Last month saw some really interesting announcements from Microsoft and Intel about the combination of field-programmable gate arrays (FPGAs) and traditional stored-program microprocessors (in this case Intel Xeon server CPUs). Microsoft wedded FPGA chips to its traditional Xeon servers through a PCIe card to get a “95 percent improvement in search throughput” with only a “ten percent increase in total system power”. The next day Intel announced plans to start selling Xeon server chips with an embedded FPGA slapped on top.
This is an exciting step in what I believe to be a new generation of computation. As we start pushing up against the limits of nanotechnology in our processor fabrication we will need to be more ingenuitive in architecture of our processors, and FPGAs are a baby step in this direction.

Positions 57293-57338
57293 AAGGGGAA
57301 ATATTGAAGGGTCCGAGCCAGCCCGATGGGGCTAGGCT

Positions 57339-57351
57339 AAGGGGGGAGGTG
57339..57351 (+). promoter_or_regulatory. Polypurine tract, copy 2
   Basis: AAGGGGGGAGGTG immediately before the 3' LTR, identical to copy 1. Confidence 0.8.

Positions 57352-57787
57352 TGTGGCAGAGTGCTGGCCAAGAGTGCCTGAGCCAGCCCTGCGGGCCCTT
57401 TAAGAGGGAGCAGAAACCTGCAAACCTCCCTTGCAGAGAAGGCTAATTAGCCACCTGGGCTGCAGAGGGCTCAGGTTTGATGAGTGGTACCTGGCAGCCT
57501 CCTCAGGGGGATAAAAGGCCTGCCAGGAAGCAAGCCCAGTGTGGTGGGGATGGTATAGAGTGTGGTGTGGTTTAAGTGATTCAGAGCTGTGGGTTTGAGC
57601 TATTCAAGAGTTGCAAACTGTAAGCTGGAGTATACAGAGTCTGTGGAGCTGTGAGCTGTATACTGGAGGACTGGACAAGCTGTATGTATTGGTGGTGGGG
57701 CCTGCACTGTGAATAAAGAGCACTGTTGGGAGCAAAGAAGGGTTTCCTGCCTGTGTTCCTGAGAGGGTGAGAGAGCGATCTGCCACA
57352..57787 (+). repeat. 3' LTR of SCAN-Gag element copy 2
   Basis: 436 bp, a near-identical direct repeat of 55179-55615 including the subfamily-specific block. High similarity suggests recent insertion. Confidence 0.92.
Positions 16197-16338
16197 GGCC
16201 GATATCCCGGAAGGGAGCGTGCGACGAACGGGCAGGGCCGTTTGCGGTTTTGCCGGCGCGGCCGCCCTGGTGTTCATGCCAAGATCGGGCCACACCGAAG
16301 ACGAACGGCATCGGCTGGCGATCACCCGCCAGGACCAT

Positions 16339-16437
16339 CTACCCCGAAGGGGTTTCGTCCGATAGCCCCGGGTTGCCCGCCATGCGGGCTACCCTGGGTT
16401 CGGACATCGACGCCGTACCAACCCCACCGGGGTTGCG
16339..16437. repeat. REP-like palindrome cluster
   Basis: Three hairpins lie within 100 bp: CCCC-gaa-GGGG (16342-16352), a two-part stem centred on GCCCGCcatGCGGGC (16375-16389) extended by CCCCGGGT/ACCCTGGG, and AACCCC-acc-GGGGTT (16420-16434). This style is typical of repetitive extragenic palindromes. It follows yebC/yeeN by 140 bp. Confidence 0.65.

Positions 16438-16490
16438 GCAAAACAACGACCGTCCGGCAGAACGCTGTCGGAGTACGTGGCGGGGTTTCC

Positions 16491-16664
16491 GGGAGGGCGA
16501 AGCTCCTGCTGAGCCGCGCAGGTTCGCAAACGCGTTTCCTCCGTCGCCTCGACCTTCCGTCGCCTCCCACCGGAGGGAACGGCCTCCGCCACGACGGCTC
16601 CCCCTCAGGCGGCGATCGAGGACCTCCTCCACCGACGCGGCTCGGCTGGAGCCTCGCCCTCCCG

The traditional microprocessor has for decades been based upon the fetch-decode-execute model of operation: fetch instruction, decode instruction, execute instruction. We have made some advances in speeding this up (the instruction pipeline and the instruction cache for example), however this cycle will continue to be a barrier to performance.
FPGAs offer an alternative to this: rather than storing our programs in memory and performing the fetch-decode-execute cycle to run our programs, we actually “re-code” the gates of an FPGA to make it perform a program. There’s no fetching and decoding; there’s just execution. Reprogrammability goes out the window, however in return massive performance gains can be seen. This is why FPGAs are so popular in media encoding/decoding and cryptocurrency mining: the programs don’t change so there’s no need for that fetch-and-decode process before execution.
As FPGA technology advances I hope we’ll see a greater degree of reprogrammability (right now reprogramming most FPGAs is a complicated process), and perhaps someday soon our processors will be a hybrid of memory-programmable (traditional) and circuit-programmable (FPGA-style) processing. What will our compilers (both static, ahead-of-time, and just-in-time) look like when we have this additional execution target?